Moving Closer?

(Republished from The Fifth Chapter Blog, original date 7/14/11)

My mother turned 75 today. Later, we will celebrate her creativity, vibrant energy, health & well-being by attending an art reception at a gallery showing some of her paintings. She rides a bike, swims laps and hikes, a lot! She keeps her mind healthy with meditation and prayer. Ever since she read an article that brain games exercise the brain cells, she plays Sudoku and Free Cell to “relax”. She keeps her heart engaged with other people through her art and continuing therapy practice. In other words, she is the picture of good health on all fronts.

Still, she recently admitted to me that she is more easily tired. Also, the idea of possibly moving to live closer to me, her only daughter, is a stressful decision. And I understand why.

There is a house for sale in my neighborhood. It is almost close enough to set-up an old-fashioned tin can string phone between it and my house. It would be perfect for her and my step-dad. It has a lovely view. It is near a wonderful hiking area and bike paths. Wonderful doctors live all around. It has an “in-law” unit for either an art studio or a live-in caretaker, if that is ever needed.

The information processing that goes into a decision like this one could cause overload for some people.  Also, there are friendships and possibilities blooming where she is now. To move closer is a subtle statement about dependence rather than independence.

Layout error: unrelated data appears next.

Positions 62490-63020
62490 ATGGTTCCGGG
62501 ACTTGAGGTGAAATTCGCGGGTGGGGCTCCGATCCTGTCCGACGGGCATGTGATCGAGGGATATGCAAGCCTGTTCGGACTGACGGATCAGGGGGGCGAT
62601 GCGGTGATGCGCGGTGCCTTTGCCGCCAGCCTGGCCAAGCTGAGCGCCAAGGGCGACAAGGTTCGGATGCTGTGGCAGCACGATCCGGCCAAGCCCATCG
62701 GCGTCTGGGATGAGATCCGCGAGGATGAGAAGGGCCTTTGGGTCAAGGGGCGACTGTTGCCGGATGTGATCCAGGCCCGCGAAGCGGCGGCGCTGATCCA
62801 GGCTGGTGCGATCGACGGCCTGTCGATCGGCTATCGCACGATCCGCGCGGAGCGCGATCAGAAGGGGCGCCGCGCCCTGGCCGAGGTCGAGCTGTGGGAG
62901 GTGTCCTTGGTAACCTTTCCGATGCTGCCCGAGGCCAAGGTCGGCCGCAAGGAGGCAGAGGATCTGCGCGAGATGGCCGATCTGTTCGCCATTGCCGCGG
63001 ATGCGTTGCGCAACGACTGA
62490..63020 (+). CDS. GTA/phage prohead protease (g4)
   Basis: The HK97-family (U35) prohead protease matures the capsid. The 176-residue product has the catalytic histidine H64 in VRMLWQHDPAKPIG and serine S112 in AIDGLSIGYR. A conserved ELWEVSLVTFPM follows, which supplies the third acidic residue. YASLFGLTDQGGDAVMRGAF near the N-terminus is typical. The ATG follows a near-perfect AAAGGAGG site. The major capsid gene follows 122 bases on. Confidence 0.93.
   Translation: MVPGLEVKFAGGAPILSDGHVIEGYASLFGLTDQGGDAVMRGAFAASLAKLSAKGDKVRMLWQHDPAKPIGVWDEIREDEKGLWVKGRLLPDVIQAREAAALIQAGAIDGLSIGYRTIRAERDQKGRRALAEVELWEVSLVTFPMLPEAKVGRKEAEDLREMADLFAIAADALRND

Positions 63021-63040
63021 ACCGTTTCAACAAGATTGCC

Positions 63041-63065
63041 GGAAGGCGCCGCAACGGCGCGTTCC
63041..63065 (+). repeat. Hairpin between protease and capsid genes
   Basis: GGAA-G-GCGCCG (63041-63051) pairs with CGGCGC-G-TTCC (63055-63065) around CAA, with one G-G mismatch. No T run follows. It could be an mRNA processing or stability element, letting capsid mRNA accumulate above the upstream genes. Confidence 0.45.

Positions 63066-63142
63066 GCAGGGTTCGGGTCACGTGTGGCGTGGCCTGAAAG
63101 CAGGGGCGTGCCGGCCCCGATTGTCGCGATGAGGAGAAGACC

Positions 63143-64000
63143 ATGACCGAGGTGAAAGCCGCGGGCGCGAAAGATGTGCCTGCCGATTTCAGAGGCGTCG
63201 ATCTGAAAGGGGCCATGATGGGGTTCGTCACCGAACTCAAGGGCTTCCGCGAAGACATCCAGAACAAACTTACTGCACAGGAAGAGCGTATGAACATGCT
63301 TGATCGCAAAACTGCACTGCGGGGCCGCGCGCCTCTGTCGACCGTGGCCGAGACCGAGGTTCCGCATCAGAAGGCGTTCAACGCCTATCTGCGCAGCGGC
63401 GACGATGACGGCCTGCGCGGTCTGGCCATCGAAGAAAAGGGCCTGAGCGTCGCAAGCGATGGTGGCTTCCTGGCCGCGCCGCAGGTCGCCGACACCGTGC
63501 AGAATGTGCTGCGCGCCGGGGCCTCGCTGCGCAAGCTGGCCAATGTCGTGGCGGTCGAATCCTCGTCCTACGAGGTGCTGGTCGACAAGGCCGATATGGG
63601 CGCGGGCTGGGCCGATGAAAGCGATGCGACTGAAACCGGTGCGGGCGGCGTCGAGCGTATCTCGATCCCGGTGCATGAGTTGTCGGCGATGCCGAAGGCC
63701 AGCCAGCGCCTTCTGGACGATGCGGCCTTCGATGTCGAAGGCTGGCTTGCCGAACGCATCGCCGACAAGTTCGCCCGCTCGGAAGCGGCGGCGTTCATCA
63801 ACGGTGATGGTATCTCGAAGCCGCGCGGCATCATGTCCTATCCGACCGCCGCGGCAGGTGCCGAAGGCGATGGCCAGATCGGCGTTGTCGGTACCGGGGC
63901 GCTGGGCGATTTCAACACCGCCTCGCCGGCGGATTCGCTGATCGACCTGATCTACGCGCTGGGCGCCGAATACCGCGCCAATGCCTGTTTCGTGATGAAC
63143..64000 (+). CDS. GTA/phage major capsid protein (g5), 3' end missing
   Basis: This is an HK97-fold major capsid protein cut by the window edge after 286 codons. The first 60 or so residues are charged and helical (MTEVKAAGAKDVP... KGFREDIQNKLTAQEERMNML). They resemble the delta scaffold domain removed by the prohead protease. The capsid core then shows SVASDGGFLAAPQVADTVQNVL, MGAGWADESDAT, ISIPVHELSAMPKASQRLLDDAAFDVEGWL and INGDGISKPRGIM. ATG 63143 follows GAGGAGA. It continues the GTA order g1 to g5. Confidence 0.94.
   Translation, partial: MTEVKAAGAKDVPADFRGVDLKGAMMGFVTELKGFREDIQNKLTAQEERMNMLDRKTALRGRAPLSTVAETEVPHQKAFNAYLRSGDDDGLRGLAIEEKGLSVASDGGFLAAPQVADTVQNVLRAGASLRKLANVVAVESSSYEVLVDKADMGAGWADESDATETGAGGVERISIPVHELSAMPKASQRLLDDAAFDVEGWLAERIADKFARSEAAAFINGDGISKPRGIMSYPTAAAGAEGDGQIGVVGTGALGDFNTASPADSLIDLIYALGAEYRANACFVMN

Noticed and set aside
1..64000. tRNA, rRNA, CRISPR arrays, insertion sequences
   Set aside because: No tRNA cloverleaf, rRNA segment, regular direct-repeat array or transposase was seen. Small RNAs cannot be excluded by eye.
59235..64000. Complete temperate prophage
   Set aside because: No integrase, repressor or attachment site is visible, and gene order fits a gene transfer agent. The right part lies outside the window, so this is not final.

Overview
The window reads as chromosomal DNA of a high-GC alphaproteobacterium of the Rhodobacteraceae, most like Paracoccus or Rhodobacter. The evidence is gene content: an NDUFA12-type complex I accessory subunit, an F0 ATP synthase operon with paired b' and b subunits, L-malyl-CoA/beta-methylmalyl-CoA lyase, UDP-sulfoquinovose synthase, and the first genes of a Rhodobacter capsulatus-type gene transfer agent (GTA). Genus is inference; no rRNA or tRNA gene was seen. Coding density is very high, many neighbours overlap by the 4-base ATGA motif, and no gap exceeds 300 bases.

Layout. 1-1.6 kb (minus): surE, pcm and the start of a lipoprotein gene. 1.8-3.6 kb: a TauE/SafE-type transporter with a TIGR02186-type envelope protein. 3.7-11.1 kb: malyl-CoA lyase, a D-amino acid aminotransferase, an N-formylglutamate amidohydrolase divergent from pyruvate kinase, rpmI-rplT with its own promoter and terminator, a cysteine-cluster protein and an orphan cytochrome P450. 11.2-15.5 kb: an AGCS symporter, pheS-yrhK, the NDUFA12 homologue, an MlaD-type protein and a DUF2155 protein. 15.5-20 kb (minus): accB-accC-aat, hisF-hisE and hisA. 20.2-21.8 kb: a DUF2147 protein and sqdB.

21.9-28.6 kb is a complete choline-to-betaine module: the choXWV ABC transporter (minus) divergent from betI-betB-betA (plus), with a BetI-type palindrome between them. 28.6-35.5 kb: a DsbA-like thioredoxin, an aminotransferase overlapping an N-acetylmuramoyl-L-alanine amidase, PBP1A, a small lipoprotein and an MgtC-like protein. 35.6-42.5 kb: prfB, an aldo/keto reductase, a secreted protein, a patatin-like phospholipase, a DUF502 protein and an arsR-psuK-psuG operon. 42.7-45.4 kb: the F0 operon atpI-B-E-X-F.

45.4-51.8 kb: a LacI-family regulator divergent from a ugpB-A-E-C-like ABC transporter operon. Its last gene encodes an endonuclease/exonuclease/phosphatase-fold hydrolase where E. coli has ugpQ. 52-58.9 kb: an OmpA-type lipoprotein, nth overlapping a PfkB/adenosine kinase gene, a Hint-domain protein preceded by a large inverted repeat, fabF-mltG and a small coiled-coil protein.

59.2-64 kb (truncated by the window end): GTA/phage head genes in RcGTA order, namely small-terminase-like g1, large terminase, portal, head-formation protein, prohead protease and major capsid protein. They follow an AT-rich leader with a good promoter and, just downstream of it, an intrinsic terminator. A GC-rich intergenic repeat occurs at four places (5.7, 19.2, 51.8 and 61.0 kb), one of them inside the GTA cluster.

We both wonder how this will flow. I walk by the house every morning and imagine what it would be like to live near my mother again. It has been a lifetime since we spent more than a few days together every so often. The last time we lived in the same house, I was a spoiled, selfish young lady (now I wonder, am I the same only older?). She and my father were beginning the end of their marriage together. Needless to say, we did not talk much then.

Now, I enjoy her sage advice, when I ask her for her thoughts. I enjoy her enthusiasm about people and color and nature and art. I enjoy the optimism she is learning from her “possibility thinker” husband.  As I walk by this house, with its possible future, I think I would like to have them closer. Still, we both worry about how much care will be needed, required, or even demanded; and, how to stay independent while moving closer.   

Maybe that tension is part of all of our close relationships. We want to be close, but we want to see ourselves shine in our own story as well.

Whatever my mom decides about moving closer, I am glad to have parents that have provided support, encouragement, and love. I am also grateful that she is still quite capable of making this decision herself.  Happy Birthday, Mom. Thanks for being the colorful, sprite of my life!

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